Roundup: Talking About History
This is where we excerpt articles about history that appear in the media. Among the subjects included on this page are: anniversaries of historical events, legacies of presidents, cutting-edge research, and historical disputes.
SOURCE: WaPo (12-3-06)
Shortly after Thanksgiving I had dinner in California with Ronald Reagan's best biographer, Lou Cannon. Like many historians these days, we discussed whether George W. Bush is, conceivably, the worst U.S. president ever. Cannon bristled at the idea.
Bush has two more years to leave his mark, he argued. What if there is a news flash that U.S. Special Forces have killed Osama bin Laden or that North Korea has renounced its nuclear program? What if a decade from now Iraq is a democracy and a statue of Bush is erected on Firdaus Square where that famously toppled one of Saddam Hussein once stood?
There is wisdom in Cannon's prudence. Clearly it's dangerous for historians to wield the "worst president" label like a scalp-hungry tomahawk simply because they object to Bush's record. But we live in speedy times and, the truth is, after six years in power and barring a couple of...
SOURCE: WaPo (12-3-06)
After the 2004 election, a number of terribly depressed people at my university told me what a shame it was that President Bush had been reelected. If only people knew history, they lamented, they would never have voted for him.
It must be a comforting thought that this abstract thing called "history" can give us the wisdom to choose the right president, as if history books were Ouija boards and historians were modern-day oracles.
Certainly, some historians see themselves that way. In early 2004, just three years into the Bush administration, an "informal, unscientific survey of historians" by the History News Network found that more than 80 percent believed that the president was already a failure. And a miserable one at that.
Earlier this year, Princeton University historian Sean Wilentz took to the pages of Rolling Stone to ponder...
SOURCE: http://www.spiegel.de (11-22-06)
As has so often been in the case in history, there was little separating victory and defeat, joy and fear, euphoria and depression. And yet there couldn't have been a greater difference between the events in Berlin and in Moscow in October 1990.
The Presidential Council...
SOURCE: Atlantic Monthly (12-1-06)
It's a nebulous concept, influence: you know it when you see it, but definitions are hard to come by. Still, when we talk about history in America, it’s often to make arguments about influence, about the way the characters from our national past shape the virtues and flaws of our own era.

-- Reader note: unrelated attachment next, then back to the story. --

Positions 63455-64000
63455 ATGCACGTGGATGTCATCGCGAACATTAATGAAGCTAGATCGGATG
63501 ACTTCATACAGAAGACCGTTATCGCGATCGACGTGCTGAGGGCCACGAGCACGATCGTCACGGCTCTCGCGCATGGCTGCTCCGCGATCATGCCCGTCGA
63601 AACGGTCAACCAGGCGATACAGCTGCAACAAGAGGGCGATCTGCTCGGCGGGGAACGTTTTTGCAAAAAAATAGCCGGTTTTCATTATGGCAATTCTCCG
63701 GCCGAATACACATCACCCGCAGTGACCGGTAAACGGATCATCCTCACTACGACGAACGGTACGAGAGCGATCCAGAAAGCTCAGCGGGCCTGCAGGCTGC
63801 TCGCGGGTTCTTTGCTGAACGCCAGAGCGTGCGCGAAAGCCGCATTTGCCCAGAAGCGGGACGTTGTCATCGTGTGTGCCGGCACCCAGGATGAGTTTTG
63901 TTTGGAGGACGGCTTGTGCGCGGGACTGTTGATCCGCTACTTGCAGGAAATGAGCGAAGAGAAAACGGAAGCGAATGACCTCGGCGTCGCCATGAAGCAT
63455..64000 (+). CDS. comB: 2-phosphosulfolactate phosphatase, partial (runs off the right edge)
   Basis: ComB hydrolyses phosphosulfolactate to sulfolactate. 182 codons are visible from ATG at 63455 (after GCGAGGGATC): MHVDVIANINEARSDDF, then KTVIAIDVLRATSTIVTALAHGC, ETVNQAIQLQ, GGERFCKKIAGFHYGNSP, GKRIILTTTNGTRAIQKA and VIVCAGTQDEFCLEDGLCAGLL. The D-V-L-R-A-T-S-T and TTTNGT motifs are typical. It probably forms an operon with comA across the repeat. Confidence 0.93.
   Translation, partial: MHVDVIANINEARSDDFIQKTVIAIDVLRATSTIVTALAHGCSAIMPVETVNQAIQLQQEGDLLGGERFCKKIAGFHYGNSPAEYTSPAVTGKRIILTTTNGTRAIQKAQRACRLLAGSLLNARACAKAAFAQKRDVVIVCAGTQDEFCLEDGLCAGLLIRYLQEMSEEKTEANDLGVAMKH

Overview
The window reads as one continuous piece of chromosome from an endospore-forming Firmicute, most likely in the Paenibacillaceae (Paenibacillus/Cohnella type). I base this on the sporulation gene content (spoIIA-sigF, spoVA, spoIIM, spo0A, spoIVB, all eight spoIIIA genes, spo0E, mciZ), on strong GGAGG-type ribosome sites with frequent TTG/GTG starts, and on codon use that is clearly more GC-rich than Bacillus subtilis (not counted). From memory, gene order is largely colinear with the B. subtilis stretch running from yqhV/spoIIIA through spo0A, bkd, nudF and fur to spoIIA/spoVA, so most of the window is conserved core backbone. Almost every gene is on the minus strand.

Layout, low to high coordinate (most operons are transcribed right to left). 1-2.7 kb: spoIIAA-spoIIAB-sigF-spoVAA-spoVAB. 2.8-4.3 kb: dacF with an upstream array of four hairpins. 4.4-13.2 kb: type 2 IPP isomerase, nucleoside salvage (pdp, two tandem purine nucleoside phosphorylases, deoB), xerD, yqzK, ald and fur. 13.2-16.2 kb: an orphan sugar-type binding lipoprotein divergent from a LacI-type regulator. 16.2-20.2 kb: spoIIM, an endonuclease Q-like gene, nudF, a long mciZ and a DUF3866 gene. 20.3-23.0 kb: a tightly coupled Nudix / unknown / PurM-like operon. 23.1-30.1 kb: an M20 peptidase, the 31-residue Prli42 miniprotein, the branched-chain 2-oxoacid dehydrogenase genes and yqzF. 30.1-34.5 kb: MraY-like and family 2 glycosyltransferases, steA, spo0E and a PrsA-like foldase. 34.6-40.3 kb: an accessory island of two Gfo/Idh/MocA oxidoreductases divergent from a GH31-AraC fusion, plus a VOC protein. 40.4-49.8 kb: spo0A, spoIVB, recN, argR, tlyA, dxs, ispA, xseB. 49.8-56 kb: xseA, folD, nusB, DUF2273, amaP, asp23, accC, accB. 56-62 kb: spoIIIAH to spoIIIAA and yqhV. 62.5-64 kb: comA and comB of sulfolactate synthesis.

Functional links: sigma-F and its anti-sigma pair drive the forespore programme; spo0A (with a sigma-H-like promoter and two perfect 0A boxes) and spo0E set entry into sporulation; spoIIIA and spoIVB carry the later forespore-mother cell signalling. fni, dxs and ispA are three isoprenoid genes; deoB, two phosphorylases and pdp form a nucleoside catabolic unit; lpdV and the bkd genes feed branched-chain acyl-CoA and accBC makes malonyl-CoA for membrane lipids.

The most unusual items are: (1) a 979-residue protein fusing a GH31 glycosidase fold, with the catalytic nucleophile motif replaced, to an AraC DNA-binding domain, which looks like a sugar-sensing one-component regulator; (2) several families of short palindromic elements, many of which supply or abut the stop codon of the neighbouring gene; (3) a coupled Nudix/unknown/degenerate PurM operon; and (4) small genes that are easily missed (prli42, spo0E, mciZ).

Thus, depending on whom you believe, George W. Bush is either the rightful heir to Harry Truman or the bastard child of Richard Nixon and Lyndon Baines Johnson. His critics are the successors of Walter Duranty and Jane...
SOURCE: Counterpunch (11-25-06)
It is tempting to celebrate the creation of Israel as a great triumph, perhaps the greatest in Jewish history. Indeed, the history of Israel has often been read as the heroic saga of a people marked for extinction, who emerged from Nazi death camps--from Auschwitz, Belzec and Treblinka--to establish their own state in 1948, a Jewish haven and a democracy that has prospered even as it has defended itself valiantly against unceasing Arab threats and aggression. Without taking away anything from the sufferings of European Jews, I will insist that this way of thinking about Israel--apart from its mythologizing--has merit only as a partisan narrative. It seeks to insulate Israel against the charge of a devastating colonization by falsifying history, by camouflaging the imperialist dynamics that brought it into...
SOURCE: Christian Science Monitor (11-30-06)
"The poetry of history," wrote British historian George Macaulay Trevelyan, "lies in the quasi-miraculous fact that once, on this familiar spot of ground, walked other men and women, as actual as we are today, thinking their own thoughts, swayed by their own passion, but now all gone, one generation vanishing after another...." That's why I love history - for its transience.
There's a belief in some circles that history is a branch of science, that there is some sort of objective truth out there that can be parceled out, inventoried - and, most important, assessed by the ultimate guardian of truth, the school exam.
Nonsense. History is poetry, as Mr. Trevelyan said - illusion, imagination, a whiff of what might have been as elusive as wood smoke on an...